Notes about nasa

August 4, 2011 permalink

Lego Minifigs Rocketed to Jupiter

NASA has teamed up with LEGO to blast the above three custom minifigs to Jupiter via an Atlas V rocket! There’s so much about this idea that excites the little kid in me. The three aluminum individuals going along for the ride are the goddess Juno (namesake of this NASA Jupiter probe project), bearing an outsized magnifying glass; Jupiter himself, with lightning bolts; and Galileo, with telescope and globe, who isn’t a god but made followers of one kind of angry back in the day when he started noticing and thinking about the moons circling the distant planet.

If these weren’t cast in metal, I’d like to think all three would be wearing the classic LEGO Space logo suit.

December 28, 2010 permalink

Cryovolcano on Titan

Volcanoes spewing ice and slush instead of lava on Titan! From NASA: Cassini Spots Potential Ice Volcano on Saturn Moon

Scientists have been debating for years whether ice volcanoes, also called cryovolcanoes, exist on ice-rich moons, and if they do, what their characteristics are. The working definition assumes some kind of subterranean geological activity warms the cold environment enough to melt part of the satellite’s interior and sends slushy ice or other materials through an opening in the surface.

I suddenly have a hankering to play Metroid…

November 23, 2009 permalink

NASA’s Be a Martian

NASA has launched (pardon the sorta pun) a new website for kids called Be a Martian, with various games that allow them to rack up points and earn badges as they learn about the red planet. The interesting twist? The games are actually crowdsourced work, real data sorting through the aligning of map images taken by Mars Odyssey explorer with elevation images from the Mars Global Surveyor project. Kids play a game, NASA gets useful data that’s otherwise hard to get computationally. The Register has a good writeup of the project.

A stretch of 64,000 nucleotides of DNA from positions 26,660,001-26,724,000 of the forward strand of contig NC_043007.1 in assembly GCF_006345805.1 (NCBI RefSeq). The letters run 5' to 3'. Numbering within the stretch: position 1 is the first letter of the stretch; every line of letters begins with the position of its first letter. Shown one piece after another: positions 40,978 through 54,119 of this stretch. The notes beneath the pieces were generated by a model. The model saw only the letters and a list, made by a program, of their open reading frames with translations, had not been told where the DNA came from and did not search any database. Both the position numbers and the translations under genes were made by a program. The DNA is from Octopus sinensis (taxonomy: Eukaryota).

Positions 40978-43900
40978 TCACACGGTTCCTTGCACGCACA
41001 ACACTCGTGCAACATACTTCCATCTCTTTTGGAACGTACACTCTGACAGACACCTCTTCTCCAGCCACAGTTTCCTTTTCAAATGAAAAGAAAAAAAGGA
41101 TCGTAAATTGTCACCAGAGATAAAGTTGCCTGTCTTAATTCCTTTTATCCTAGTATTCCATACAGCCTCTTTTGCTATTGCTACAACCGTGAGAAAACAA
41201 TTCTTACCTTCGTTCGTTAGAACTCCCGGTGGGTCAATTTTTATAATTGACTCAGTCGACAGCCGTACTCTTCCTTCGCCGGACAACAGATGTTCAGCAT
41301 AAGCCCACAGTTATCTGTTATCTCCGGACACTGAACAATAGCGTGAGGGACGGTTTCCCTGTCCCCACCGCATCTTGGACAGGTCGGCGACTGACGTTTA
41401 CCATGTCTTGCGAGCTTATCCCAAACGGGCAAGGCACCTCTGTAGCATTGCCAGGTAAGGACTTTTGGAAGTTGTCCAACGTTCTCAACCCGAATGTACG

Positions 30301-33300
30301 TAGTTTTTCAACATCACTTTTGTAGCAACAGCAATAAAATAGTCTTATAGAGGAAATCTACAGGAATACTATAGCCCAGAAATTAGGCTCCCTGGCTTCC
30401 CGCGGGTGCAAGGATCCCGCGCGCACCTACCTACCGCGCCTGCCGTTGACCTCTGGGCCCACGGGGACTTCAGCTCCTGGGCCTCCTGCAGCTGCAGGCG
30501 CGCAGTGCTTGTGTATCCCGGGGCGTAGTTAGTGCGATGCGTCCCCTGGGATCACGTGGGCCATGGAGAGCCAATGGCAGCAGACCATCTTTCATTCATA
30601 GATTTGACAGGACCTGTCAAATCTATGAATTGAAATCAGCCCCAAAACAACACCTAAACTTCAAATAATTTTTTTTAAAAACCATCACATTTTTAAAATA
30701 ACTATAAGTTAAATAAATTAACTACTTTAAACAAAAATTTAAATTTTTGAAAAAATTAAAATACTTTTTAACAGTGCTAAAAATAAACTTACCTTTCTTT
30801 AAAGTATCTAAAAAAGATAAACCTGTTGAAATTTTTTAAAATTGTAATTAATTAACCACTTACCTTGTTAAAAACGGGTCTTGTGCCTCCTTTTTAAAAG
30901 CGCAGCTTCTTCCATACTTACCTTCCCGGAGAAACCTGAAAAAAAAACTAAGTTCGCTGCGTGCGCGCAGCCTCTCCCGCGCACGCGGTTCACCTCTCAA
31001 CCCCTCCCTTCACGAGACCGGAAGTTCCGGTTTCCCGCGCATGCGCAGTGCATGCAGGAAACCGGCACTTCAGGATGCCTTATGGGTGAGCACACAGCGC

June 23, 2009 permalink

The Final Footage from the JAXA KAGUYA / Selene moon probe

The final footage from the Japanese JAXA KAGUYA/Selene moon probe’s telemetry camera before it crashed to the surface (as planned). There’s something poignant about these last bits of video – after the years of engineering, planning, and information-gathering, it’s got to be hard not to personify the things. See also my favorite science/UI video of all time: final telemetry from the NASA Huygens probe.

June 10, 2009 permalink

NASA Apollo 11 Haynes Owners’ Manual

In honor of the 40th anniversary of the Apollo 11 moon landing, Haynes (maker of popular do-it-yourself auto repair manuals) has published an “owner’s manual” for the various craft involved in the Apollo 11 mission. Includes information on the Saturn V rocket, the Command/Service module (the part that astronaut Michael Collins was stuck in while Neil Armstrong and Buzz Aldrin got to go play on the moon), and the Lunar module. If you want to get me something retroactively for my 10th birthday, I think this would be it. (Via El Reg)